Inflation, crowding out effect, growing national debt, cost for future generations, if debt is growing faster than national income
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Give 5 arguments for why government borrowing doesn't matter (should be able to explain/evaluate each)
If spent on investment, if used to manage demand, if its cyclical, a method of 'spreading out', its been higher in the past
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What are supply-side policies?
Policies used to increase the productive capacity of the economy. They do this by increasing the quality and quantity of the factors of production, and the efficiency with which they are combined.
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If successful...
...output can increase without inflationary pressure
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They are ____-term in nature
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They can be split into what three categories?
Labour market, product market and enterprise
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Give 4 examples of labour market measures (should be able to explain/evaluate each)
lowering rates of income taxes, reducing state welfare benefits, education and training, trade union reforms
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What are product market measures designed to do?
Increase the competition and efficiency of an industry
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Give 2 examples of product market measures
privatisation, competition policy
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Give 4 examples of policies to encourage enterprise.
cutting corporation tax for small businesses, allowing tax relief on capital spending, loan guarantees for new start-ups, and reduced regulation of businesses.
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Give 3 examples of current and recent supply-side policies
Top rate of income tax cut to 45%, HS2- construction set to begin in 2017, 'New Deal'= programme of active labour market policies introduced in 1998 to reduce unemployment by providing training, subsidised employment and voluntary work to unemployed
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Give 4 advantages of supply-side policies (should be able to explain evaluate each)
Reduces inflationary pressure, positive effect on labour productivity + competitiveness, less conflicts between the main objectives, allows enterprises to flourish (why UK has had steady growth)
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Give 4 disadvantages of supply-side policies (should be able to explain each)
time-lags, costly, resisted by interest groups, negative impact on equity
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Give 4 examples of ineffectiveness or lack of success of supply-side policies
not effective in a recession e.g. cutting benefits won't make people work if there aren't jobs. Productivity + int. comp. haven't improved noticeably in UK despite yrs of ** policies- UK labour market still has structural weaknesses
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What is monetary policy?
The manipulation of the money supply, interest rates and exchange rates in order to achieve the government's macroeconomic objectives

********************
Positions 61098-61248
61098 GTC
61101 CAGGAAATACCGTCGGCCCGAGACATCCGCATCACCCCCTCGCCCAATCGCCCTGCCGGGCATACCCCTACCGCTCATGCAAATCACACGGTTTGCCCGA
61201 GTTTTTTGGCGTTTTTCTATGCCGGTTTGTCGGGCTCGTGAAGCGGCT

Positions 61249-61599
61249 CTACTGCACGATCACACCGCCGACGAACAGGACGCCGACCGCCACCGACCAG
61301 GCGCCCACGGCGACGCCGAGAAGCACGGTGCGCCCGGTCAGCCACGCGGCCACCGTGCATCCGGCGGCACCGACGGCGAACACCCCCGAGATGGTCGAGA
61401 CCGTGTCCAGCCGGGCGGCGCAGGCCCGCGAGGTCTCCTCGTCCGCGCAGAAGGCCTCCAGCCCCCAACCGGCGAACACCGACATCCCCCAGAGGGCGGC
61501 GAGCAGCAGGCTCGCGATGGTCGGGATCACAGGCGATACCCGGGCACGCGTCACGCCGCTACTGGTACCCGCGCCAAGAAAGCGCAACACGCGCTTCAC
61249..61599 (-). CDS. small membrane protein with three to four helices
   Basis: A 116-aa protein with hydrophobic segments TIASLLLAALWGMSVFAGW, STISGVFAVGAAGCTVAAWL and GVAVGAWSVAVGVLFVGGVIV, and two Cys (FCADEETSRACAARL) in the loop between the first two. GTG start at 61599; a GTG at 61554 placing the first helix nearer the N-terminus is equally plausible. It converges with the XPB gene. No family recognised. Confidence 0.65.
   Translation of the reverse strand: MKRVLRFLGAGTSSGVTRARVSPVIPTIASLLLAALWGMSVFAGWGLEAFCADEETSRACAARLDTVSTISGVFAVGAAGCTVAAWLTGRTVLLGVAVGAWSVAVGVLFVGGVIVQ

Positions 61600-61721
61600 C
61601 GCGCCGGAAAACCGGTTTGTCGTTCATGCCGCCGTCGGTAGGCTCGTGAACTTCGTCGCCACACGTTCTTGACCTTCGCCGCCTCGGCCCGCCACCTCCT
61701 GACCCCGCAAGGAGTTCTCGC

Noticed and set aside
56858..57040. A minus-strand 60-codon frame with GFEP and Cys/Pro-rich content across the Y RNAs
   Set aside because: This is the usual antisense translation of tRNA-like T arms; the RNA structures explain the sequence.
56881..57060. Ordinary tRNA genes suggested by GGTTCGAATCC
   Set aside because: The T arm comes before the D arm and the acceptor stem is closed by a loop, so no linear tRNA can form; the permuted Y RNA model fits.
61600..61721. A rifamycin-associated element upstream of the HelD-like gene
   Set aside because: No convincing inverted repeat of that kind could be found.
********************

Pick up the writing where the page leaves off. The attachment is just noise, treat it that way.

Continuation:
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What 3 things does a contractionary/tight monetary policy involve?
High interest rates, strong exchange rate, restricted money supply
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What are the 4 functions of money? (should be able to explain each briefly)
Medium of exchange, a unit of account, store of value, standard of deferred payment
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give 5 characteristics of money
divisible, durable, scarce, difficult to forge, portable
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What is liquidity a measure of?
The ease at which an asset can be turned into cash
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What are the two main measures of the money supply?
M0 (narrow money) --> consists of notes, coins and current accounts. M4 (broad money) --> consists of money that is not immediately accessible e.g. deposits held by private sector for transaction and saving purposes
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What do interest rates measure?
The rate of return on savings and the cost of borrowed money. Therefore they affect both demand of, and supply for, money
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What does the B of E do?
Sets the official base rate for the economy, which influences other interest rates
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Draw the demand and supply curves for money
(see page 38 of macro notes)
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A fall in interest rates tends to increase demand for money. However...
...people won't necessarily borrow more money (depends on consumer confidence), even if bank of england lowers their rates- commercial banks may not follow
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What does a rise in interest rates do to a) consumption, b) investment
a) FALLS- due to a rise in saving, fall in effective disposable incomes due to higher mortgage payments, fall in demand for consumer durables purchased on credit. b)FALLS- cost of investment increases relative to yield (some projects = unprofitable)
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c)confidence and d) X-M
c) FALLS, d) FALLS- due to a rise in the exchange rate
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All these mechanisms are known as? and will?
the transmission mechanism, affect AD
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What is quantitative easing?
When the central bank buys assets from commercial banks using 'new' money that it has created electronically in order to pump money directly into the financial system
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The hope is that: (4 things)
bank lending starts to flow again --> confidence rises , AD increases and economy moves out of recession, inflation target achieved, high money supply lowers interest rates, which reduce exchange rate and UK more internationally competitive